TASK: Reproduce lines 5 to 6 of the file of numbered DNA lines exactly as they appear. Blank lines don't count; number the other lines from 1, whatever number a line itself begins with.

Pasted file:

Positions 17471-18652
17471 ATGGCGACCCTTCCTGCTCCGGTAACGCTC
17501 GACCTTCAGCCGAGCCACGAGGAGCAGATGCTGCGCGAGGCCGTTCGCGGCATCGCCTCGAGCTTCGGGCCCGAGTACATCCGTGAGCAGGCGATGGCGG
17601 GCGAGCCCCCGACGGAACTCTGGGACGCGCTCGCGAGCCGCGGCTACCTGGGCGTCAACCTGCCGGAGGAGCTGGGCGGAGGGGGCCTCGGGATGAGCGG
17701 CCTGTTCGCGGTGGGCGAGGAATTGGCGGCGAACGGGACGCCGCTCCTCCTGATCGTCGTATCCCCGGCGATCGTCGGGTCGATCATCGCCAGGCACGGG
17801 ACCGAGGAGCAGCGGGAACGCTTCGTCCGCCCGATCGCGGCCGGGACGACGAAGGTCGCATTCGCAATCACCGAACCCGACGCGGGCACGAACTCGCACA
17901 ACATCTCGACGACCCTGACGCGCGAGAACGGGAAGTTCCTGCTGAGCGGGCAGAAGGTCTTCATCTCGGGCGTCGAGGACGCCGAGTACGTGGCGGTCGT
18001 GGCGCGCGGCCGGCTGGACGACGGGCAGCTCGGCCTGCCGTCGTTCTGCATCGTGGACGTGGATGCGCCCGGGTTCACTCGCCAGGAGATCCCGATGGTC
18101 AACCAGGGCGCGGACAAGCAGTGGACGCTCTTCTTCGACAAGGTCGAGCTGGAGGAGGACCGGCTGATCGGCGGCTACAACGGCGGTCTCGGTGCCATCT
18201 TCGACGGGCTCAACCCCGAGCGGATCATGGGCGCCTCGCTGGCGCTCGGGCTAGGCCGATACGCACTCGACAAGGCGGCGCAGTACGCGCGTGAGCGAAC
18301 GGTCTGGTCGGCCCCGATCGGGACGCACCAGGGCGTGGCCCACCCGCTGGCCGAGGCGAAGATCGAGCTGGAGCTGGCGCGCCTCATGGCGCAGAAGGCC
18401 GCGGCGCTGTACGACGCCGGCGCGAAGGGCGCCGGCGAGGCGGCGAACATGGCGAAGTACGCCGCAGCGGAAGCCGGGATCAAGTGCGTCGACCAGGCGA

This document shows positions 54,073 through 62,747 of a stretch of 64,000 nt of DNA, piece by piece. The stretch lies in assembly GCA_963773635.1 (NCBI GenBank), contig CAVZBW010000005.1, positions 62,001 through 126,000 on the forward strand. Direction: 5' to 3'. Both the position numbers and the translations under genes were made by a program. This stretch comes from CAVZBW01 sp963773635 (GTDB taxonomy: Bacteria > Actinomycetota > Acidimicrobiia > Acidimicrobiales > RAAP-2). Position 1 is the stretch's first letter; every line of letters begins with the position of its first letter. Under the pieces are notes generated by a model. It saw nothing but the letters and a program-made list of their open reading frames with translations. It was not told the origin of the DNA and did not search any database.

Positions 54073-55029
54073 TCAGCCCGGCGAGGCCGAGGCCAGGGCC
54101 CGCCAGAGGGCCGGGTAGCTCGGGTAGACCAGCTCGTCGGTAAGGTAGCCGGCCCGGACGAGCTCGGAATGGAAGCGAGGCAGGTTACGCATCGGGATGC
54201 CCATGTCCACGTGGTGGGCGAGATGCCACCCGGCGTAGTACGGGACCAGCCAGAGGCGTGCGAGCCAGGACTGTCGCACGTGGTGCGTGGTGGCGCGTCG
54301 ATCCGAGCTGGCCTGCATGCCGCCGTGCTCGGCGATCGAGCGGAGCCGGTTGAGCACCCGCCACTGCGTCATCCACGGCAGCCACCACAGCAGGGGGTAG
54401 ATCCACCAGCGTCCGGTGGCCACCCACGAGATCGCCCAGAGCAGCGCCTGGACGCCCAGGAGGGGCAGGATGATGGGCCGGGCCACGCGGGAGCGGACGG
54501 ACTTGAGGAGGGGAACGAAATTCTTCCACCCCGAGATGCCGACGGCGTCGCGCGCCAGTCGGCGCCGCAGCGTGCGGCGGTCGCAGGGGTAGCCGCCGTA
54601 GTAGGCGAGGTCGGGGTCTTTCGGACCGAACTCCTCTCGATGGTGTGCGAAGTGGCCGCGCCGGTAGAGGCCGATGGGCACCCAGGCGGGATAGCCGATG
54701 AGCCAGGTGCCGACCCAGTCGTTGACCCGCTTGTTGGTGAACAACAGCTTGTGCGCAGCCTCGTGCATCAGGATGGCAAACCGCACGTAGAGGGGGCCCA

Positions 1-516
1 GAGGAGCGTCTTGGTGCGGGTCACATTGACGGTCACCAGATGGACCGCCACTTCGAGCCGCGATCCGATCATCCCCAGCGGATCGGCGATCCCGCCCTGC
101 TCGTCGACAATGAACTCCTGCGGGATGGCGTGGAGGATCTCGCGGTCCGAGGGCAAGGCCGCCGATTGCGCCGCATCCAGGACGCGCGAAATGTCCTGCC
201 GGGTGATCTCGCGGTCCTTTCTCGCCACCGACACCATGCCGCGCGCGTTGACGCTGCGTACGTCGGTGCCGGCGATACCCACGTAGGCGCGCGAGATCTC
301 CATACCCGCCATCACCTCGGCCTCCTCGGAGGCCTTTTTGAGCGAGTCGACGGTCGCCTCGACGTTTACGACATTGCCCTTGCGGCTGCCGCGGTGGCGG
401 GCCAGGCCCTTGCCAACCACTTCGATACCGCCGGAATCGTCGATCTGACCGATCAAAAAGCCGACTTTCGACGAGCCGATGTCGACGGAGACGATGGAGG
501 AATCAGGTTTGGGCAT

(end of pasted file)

17701 CCTGTTCGCGGTGGGCGAGGAATTGGCGGCGAACGGGACGCCGCTCCTCCTGATCGTCGTATCCCCGGCGATCGTCGGGTCGATCATCGCCAGGCACGGG
17801 ACCGAGGAGCAGCGGGAACGCTTCGTCCGCCCGATCGCGGCCGGGACGACGAAGGTCGCATTCGCAATCACCGAACCCGACGCGGGCACGAACTCGCACA